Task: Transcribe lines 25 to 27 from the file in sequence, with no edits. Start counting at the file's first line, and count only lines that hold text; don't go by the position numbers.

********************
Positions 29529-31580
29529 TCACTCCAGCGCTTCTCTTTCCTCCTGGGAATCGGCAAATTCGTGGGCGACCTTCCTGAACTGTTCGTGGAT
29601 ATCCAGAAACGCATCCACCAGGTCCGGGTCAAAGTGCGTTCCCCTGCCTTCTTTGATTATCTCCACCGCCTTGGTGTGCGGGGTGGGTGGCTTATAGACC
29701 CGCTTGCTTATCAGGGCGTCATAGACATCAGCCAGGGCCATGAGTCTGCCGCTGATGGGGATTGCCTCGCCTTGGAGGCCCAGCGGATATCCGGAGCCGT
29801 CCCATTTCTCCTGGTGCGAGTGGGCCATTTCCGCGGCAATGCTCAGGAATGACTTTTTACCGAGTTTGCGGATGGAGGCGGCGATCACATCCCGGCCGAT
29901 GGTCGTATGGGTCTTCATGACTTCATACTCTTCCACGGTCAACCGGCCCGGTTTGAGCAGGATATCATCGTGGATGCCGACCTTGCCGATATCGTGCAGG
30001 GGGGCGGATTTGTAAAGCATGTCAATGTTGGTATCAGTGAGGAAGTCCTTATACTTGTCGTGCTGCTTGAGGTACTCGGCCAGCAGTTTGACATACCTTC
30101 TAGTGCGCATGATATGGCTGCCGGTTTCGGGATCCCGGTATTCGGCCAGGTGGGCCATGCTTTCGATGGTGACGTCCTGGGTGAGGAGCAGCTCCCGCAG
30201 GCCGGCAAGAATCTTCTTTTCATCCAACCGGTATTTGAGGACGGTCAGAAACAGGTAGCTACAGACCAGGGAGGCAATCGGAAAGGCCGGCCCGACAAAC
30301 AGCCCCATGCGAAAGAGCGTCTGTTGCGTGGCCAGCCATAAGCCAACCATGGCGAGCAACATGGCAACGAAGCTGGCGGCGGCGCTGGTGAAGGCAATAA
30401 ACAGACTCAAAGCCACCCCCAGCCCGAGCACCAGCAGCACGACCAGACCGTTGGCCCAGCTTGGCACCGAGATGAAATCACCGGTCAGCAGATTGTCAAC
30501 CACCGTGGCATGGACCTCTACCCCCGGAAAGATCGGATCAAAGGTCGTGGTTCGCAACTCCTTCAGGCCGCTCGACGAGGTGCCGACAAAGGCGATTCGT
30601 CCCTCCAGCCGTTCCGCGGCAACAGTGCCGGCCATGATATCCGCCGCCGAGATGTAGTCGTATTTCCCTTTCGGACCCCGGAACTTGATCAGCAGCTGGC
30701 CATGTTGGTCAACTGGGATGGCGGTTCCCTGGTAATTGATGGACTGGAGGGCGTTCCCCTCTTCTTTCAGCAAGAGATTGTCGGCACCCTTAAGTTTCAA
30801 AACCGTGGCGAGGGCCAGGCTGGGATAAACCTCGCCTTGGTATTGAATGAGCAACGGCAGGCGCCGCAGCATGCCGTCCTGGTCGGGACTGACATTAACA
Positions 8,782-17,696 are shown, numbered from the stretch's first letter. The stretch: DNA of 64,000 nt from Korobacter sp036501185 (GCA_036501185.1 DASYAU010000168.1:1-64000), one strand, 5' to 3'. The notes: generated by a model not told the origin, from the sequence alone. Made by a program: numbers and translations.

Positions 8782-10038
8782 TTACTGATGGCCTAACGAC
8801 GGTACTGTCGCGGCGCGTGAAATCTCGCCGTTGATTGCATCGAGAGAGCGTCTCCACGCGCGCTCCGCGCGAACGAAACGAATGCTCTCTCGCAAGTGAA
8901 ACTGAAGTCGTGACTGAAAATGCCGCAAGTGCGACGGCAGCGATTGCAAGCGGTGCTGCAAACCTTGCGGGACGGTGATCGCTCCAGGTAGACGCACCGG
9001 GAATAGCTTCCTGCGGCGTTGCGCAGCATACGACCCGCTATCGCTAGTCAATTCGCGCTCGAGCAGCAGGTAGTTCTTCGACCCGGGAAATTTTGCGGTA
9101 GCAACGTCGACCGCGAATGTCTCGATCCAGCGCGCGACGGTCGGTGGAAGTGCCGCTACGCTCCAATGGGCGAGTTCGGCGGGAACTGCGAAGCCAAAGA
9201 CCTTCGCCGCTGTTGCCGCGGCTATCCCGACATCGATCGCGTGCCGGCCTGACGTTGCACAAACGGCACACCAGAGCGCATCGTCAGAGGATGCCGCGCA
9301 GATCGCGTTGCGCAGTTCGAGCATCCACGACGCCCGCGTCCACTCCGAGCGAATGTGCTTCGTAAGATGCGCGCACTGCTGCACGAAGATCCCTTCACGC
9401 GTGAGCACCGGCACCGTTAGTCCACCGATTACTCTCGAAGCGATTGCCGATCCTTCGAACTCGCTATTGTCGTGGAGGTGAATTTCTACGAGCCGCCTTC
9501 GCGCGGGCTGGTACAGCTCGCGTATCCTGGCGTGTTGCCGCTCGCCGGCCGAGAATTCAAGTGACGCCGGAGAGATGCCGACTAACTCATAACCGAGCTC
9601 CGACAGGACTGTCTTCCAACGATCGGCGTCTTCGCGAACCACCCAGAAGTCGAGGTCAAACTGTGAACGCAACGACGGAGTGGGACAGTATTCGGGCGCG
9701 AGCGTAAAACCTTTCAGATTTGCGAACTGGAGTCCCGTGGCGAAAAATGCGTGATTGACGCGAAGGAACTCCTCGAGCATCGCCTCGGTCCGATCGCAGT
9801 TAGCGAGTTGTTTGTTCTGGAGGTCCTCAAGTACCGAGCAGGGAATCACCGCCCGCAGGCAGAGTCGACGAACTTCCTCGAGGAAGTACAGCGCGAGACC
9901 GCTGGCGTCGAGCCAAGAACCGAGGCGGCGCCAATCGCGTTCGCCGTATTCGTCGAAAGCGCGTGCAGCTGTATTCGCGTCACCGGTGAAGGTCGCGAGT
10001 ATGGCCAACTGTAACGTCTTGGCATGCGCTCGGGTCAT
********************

9401 GTGAGCACCGGCACCGTTAGTCCACCGATTACTCTCGAAGCGATTGCCGATCCTTCGAACTCGCTATTGTCGTGGAGGTGAATTTCTACGAGCCGCCTTC
9501 GCGCGGGCTGGTACAGCTCGCGTATCCTGGCGTGTTGCCGCTCGCCGGCCGAGAATTCAAGTGACGCCGGAGAGATGCCGACTAACTCATAACCGAGCTC
9601 CGACAGGACTGTCTTCCAACGATCGGCGTCTTCGCGAACCACCCAGAAGTCGAGGTCAAACTGTGAACGCAACGACGGAGTGGGACAGTATTCGGGCGCG